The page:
As you all know by now, I am cocooned in my own little plaster cast world of home.
But outside in the real world, it’s Ramazan, the month-long period of fasting, which began on Tuesday the 9th. I knew the date as it is TT’s birthday!
I also know it because in the early hours on that first night, I was woken by a loud banging which sounded like a barrel (or two) being rolled full speed down a hill. For a second, I thought the cars out there were being extra noisy but then the penny dropped: the Ramazan Drummer or davulcu!
Yes, in some districts, predominantly the more conservative ones, this traditional drumming signifies wakie-wakie, time to get up, time for sahur or breakfast before sunrise after which it is forbidden for anything to pass your lips till sunset. Apparently there’s a whole mafia of drummers out there and they are not necessarily popular with everyone! (At the end of Ramazan, they come round knocking on every door expecting a tip!).
I also know it’s Ramazan because at around 5pm, our kapıcı – loosely translated as doorman – rings the bell to deliver a freshly-baked pide, the traditional large round bread associated with this holy month. It’s divine: hot, fragrant and frankly, irresistible. That’s why after the first day, we have told Ferzan not to bring it! Yes, I know: killjoys, aren’t we.
(For more info about pide, click here: Turkish Ramazan Pide)
Sahur is breakfast; iftar is the fast-breaking evening meal.
Here’s another link if you’re interested in what they do in the villages (well, in Paşaköy near Assos): Ramazan Reflections
- Traditionally the big Istanbul municipalities or belediye erect huge tents where people can enjoy iftar together. This year following the dramatic events here, there is something really special which you can see in the pic above: a group called the Anti-Capitalist Moslems laid out a very special iftar all along the pedestrianized street of Istiklal, a major off-shoot of Takslm. In Taksim itself, there are tables and chairs – in lieu of a tent – set out all over the square by the Beyoğlu Belediye, and then just a few metres away, there is an huge long row of people sitting on the ground, using newspapers as tablecloths, who have come together to celebrate iftar in their own way. What a unique sight despite the ever-present police lurking. I wish I could trundle over to see it for myself.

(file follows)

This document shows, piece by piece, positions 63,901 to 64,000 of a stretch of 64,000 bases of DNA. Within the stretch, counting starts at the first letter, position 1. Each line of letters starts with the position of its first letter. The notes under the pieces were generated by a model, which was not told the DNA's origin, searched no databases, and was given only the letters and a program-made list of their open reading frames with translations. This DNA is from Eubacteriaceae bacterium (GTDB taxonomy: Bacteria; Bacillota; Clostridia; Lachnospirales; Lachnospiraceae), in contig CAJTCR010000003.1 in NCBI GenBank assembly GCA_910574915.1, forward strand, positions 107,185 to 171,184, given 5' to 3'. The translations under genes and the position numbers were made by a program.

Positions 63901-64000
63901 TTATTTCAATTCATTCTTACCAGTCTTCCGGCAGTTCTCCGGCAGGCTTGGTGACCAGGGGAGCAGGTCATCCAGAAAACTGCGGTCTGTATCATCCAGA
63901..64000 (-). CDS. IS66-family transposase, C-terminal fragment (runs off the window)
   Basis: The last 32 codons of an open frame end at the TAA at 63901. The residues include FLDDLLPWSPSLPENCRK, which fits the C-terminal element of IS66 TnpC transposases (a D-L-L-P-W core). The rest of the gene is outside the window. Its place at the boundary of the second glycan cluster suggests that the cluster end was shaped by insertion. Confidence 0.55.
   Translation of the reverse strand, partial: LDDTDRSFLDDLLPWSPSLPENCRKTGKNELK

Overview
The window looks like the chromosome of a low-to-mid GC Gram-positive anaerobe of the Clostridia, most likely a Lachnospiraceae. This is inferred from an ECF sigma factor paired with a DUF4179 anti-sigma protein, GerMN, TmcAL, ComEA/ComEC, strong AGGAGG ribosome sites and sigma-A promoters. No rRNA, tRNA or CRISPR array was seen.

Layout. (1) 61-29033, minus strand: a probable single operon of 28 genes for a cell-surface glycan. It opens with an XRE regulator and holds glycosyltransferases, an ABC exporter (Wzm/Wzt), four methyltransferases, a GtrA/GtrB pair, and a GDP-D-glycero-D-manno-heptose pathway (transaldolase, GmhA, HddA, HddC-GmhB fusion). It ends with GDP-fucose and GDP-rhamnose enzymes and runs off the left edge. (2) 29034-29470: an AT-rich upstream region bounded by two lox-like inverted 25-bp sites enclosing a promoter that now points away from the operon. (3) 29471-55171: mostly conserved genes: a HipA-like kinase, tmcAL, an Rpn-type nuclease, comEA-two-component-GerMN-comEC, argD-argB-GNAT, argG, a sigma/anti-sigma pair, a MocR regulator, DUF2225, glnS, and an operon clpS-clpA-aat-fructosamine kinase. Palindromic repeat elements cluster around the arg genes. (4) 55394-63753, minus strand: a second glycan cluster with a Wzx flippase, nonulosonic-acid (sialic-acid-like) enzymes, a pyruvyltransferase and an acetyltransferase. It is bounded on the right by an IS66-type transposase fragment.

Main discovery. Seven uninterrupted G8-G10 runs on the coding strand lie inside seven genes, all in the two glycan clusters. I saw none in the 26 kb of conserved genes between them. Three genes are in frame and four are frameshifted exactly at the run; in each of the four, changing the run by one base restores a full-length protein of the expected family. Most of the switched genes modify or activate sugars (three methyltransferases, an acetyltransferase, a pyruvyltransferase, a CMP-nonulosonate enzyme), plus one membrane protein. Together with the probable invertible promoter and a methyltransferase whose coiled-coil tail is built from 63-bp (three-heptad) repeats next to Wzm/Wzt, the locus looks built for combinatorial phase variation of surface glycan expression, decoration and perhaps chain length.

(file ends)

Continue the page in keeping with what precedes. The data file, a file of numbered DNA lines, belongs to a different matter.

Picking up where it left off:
- Something else Turkish not related to Ramazan: Daughter No 2 has a new mani-pedi place near her home on the other side and has started going, thereby making a new friend of the charming owner. Needless to say, the story of her mother’s foot emerged (mine!), and the lady said what she (me!) must have are these special big black dried raisins to help the bone mend.
So a few days ago, true to her word, along came a neat little bag containing 10 small ziplock bags inside, each with a handful of these big fat raisins!
I don’t know if they have any magical qualities but I was touched by the kind gesture. Sometimes that alone is enough to make you feel better.
- Let me also mention my own friends, family and faithful blog followers who have been such a great support throughout this what I can only describe as ordeal.
Phone calls, visits, books, magazines, flowers, cakes, DVDs – nothing has been too much for you guys: